Auburn Adventist Academy

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Auburn Adventist Academy
Auburn Adventist Academy Logo.svg
5000 Auburn Way South
Auburn, Washington
United States
Coordinates Coordinates: 47°16′54″N 122°09′45″W / 47.281544°N 122.162415°W / 47.281544; -122.162415
Type Private secondary
Motto That Students may become of Christ convicted, to Christ committed, and for Christ compelled.
Religious affiliation(s) Seventh-day Adventist
Established 1919
Principal John Soule
Faculty 26
Grades 912
Enrolment 233
Average class size 25
Student to teacher ratio 1:10
Hours in school day 7:30am - 5:25pm
Color(s) Blue      and Gold     [citation needed]
Athletics conference Washington Conference (Tacoma)
Mascot Falcon[citation needed]
Newspaper "The Paper"
Yearbook "Rainier Vista"
Graduates 76
Slogan School of Today for the Leaders of Tomorrow

Auburn Adventist Academy is a co-educational Seventh-day Adventist boarding high school (grades 9-12) located in Auburn, Washington. It is operated by the Washington Conference of Seventh-day Adventists.It is a part of the Seventh-day Adventist education system, the world's second largest Christian school system.[1][2][3][4]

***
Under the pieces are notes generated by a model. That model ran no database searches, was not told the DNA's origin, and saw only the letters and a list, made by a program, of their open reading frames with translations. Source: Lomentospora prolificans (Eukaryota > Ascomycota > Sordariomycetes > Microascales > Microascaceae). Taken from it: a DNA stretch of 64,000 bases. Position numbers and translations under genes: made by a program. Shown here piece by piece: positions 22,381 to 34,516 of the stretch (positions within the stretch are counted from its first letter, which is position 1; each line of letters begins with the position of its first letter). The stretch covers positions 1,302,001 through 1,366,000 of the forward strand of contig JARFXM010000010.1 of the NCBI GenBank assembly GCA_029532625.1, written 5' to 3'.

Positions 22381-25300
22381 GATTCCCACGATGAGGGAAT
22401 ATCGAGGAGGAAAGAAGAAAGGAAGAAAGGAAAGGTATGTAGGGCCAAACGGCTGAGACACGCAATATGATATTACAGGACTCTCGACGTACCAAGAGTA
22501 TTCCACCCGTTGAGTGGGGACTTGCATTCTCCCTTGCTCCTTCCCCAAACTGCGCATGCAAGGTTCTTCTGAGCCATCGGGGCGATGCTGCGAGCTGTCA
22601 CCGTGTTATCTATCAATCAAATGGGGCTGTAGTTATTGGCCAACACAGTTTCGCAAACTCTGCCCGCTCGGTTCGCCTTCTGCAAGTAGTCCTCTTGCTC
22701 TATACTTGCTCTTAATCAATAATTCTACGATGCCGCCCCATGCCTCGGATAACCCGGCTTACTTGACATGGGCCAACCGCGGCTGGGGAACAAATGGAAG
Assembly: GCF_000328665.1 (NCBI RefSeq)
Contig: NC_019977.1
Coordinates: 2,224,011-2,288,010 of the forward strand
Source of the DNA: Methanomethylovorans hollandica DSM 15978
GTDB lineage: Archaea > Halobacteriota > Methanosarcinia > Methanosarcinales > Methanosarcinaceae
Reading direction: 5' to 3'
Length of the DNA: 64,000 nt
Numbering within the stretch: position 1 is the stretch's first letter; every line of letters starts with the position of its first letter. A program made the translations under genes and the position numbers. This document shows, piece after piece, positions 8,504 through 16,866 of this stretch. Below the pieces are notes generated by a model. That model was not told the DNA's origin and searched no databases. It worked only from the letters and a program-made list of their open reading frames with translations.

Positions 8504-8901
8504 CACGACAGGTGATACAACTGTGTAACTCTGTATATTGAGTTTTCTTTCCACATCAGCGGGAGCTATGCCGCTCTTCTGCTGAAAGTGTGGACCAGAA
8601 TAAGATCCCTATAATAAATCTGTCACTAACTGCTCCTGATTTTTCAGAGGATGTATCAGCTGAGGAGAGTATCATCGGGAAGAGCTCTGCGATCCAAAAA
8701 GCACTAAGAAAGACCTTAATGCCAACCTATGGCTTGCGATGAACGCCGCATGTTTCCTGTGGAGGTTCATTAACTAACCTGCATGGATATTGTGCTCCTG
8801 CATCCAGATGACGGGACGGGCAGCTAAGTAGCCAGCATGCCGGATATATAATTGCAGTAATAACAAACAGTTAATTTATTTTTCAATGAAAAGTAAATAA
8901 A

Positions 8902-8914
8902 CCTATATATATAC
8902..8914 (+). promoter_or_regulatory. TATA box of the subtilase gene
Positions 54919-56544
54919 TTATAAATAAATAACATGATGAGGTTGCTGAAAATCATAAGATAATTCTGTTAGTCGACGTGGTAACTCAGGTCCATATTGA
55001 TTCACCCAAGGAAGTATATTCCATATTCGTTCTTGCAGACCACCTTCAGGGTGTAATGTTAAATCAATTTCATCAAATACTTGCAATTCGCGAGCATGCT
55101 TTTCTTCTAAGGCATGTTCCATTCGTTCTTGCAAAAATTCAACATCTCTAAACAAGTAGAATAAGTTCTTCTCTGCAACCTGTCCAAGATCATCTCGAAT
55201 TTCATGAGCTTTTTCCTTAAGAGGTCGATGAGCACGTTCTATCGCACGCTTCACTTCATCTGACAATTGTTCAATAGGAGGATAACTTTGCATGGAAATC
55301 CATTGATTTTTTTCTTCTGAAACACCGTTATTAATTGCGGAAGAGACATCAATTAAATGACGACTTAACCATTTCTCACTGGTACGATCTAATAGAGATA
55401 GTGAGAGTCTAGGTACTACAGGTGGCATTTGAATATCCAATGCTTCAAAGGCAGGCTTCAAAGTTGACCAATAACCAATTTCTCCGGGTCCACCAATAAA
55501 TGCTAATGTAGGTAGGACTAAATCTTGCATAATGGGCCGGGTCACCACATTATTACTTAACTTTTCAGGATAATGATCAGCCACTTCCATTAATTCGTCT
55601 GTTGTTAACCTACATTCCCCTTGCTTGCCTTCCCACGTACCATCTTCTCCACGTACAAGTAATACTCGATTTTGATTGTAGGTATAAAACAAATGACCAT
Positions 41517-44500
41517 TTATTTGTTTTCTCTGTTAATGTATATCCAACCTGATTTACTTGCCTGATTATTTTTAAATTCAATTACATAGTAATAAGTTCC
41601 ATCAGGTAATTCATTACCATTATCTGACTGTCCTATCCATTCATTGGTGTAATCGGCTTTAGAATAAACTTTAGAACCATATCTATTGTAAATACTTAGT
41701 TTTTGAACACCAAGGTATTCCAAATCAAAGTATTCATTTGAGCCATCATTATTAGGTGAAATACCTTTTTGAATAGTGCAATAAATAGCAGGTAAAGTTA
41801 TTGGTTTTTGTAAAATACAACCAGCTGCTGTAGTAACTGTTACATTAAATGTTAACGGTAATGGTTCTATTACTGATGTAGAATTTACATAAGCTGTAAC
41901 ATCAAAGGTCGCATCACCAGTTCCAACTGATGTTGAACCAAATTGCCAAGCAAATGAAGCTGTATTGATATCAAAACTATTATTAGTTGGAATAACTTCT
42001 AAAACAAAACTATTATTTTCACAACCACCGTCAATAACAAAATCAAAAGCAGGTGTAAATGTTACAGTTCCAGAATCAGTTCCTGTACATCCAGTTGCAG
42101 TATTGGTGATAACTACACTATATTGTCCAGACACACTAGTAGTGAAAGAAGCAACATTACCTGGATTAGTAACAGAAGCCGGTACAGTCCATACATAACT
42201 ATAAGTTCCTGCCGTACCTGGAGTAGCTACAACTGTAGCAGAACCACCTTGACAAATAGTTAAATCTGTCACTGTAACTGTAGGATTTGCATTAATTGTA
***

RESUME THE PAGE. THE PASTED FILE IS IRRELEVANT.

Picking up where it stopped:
The school was first founded in dense forest in 1919 under the name Western Washington Missionary Academy.[5][6] From the beginning it was also known by the shorter name, Western Washington Academy and was operated by the former Western Washington Conference of Seventh-day Adventists.[7]

In 1921, a fire destroyed the main academy building[8] valued at $14,000. Within a year, the members of the Western Washington Conference raised the necessary funds and the school was rebuilt. It continued to grow.[9] The surrounding timber resources were used to construct new buildings.

In 1930, the school's name was officially changed to Auburn Academy.[9] It had been called by that name as early as 1920.[10] In 1971, it became Auburn Adventist Academy. In 1938 a furniture factory was the major campus industry, providing employment for 80 students.[11]

To accommodate the increase of students (approximately 300) in 1948, a new South Hall girls' dormitory was completed in 1949.

The furniture factory burned in 1942, was rebuilt, and burned again in 1951. In January, 1967, Harris Pine Mills assumed management of the factory[9] and it continued to provide work experience to the Academy until December, 1986, when it closed.[11]

The enrollment in 1969 had increased to 560 students making it the largest Adventist boarding school in North America.[5][9]